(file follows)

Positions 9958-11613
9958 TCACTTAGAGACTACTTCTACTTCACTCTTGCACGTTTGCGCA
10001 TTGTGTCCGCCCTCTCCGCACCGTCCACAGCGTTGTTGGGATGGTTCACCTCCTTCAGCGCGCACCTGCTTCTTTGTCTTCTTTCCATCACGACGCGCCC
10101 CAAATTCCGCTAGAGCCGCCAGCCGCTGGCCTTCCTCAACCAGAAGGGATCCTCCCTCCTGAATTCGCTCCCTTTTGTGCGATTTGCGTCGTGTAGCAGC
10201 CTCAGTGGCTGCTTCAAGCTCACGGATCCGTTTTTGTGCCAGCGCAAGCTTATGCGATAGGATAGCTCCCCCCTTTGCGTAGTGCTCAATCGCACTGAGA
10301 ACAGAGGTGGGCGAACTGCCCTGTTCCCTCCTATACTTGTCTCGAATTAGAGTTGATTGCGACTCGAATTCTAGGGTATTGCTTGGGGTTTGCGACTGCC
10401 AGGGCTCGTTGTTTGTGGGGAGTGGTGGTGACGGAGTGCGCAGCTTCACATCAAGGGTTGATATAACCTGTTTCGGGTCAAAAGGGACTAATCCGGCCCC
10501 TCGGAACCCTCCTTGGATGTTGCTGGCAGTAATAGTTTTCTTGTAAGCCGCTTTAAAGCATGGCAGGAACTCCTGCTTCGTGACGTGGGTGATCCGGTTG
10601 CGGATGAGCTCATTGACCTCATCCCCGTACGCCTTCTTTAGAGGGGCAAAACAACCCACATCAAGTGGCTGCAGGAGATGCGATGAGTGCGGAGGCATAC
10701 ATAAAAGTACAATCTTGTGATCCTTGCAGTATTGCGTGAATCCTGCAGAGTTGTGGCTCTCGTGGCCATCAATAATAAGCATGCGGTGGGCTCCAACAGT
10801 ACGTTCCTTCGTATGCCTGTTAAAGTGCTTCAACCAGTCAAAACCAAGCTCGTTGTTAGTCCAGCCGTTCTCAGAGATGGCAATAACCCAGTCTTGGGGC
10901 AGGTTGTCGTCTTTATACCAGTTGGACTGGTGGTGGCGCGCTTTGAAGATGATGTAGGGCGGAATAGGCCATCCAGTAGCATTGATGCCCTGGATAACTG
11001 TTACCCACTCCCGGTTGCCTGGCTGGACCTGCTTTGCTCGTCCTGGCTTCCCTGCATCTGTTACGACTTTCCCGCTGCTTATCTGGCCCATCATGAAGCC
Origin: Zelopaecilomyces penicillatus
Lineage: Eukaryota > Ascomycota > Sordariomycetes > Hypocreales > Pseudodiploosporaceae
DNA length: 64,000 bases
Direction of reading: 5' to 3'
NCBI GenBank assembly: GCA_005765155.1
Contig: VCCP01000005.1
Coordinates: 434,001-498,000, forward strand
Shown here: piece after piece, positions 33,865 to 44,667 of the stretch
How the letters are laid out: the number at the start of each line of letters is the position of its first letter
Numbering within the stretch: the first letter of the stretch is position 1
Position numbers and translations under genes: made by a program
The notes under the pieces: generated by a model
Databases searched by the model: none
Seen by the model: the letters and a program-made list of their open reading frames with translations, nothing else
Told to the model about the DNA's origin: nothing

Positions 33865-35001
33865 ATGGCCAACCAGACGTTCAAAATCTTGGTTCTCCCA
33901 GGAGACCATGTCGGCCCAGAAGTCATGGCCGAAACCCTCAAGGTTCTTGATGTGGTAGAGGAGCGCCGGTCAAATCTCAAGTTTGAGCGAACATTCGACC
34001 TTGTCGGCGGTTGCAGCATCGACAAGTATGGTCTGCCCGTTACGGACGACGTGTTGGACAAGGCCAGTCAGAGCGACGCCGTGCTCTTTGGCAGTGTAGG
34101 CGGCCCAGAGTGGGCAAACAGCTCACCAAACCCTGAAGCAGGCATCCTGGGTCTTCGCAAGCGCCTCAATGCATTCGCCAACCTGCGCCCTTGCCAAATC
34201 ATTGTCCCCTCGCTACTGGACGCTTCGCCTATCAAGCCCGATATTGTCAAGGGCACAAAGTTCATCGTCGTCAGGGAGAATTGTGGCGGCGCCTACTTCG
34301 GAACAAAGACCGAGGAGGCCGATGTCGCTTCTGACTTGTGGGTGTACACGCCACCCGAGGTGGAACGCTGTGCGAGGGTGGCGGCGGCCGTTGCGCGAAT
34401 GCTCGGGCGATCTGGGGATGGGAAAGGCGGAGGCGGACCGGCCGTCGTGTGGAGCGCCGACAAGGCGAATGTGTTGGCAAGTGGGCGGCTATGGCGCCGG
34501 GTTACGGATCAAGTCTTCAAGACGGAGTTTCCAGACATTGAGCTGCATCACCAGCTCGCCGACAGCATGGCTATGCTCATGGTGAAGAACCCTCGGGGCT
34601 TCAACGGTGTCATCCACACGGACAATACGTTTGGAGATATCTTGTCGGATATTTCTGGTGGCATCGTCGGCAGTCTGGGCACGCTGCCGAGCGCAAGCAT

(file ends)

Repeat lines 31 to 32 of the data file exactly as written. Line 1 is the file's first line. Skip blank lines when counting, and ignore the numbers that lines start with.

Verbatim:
33901 GGAGACCATGTCGGCCCAGAAGTCATGGCCGAAACCCTCAAGGTTCTTGATGTGGTAGAGGAGCGCCGGTCAAATCTCAAGTTTGAGCGAACATTCGACC
34001 TTGTCGGCGGTTGCAGCATCGACAAGTATGGTCTGCCCGTTACGGACGACGTGTTGGACAAGGCCAGTCAGAGCGACGCCGTGCTCTTTGGCAGTGTAGG